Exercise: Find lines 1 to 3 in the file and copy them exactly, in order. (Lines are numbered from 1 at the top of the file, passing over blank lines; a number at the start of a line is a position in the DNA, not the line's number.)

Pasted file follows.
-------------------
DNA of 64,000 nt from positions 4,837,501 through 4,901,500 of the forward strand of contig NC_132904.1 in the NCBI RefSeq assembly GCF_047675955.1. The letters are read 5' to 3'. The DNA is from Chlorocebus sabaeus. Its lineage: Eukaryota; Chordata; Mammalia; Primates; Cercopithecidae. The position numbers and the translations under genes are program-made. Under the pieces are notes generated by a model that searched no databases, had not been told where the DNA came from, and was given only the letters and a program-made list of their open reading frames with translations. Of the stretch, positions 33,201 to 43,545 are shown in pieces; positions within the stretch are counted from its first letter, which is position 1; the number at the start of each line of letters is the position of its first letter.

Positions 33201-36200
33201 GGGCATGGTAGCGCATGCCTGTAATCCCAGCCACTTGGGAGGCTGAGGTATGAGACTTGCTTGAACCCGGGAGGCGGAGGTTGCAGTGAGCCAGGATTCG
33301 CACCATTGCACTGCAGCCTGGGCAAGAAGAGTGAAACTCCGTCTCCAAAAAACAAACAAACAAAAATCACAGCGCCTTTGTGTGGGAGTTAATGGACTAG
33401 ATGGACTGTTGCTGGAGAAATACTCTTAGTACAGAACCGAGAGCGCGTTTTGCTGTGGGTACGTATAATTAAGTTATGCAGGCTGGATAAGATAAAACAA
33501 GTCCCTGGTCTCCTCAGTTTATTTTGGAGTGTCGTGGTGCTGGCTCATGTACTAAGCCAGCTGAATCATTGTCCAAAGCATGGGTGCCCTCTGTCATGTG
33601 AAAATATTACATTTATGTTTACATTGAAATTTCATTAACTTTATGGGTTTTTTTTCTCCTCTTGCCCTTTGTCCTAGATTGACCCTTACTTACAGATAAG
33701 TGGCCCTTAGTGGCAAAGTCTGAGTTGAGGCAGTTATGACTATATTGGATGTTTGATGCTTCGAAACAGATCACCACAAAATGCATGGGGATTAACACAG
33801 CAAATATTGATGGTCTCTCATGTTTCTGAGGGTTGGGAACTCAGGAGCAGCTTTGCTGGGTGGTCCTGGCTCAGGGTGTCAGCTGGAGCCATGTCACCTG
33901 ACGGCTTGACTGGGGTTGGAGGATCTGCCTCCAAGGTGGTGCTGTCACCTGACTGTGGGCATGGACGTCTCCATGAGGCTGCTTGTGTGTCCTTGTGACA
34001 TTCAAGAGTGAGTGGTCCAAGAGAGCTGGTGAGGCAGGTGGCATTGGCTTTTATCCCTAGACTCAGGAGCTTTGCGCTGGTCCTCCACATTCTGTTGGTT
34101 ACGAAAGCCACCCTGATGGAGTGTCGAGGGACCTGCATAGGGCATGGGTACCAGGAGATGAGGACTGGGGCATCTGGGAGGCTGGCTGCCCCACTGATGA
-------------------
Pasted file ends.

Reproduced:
DNA of 64,000 nt from positions 4,837,501 through 4,901,500 of the forward strand of contig NC_132904.1 in the NCBI RefSeq assembly GCF_047675955.1. The letters are read 5' to 3'. The DNA is from Chlorocebus sabaeus. Its lineage: Eukaryota; Chordata; Mammalia; Primates; Cercopithecidae. The position numbers and the translations under genes are program-made. Under the pieces are notes generated by a model that searched no databases, had not been told where the DNA came from, and was given only the letters and a program-made list of their open reading frames with translations. Of the stretch, positions 33,201 to 43,545 are shown in pieces; positions within the stretch are counted from its first letter, which is position 1; the number at the start of each line of letters is the position of its first letter.

Positions 33201-36200
33201 GGGCATGGTAGCGCATGCCTGTAATCCCAGCCACTTGGGAGGCTGAGGTATGAGACTTGCTTGAACCCGGGAGGCGGAGGTTGCAGTGAGCCAGGATTCG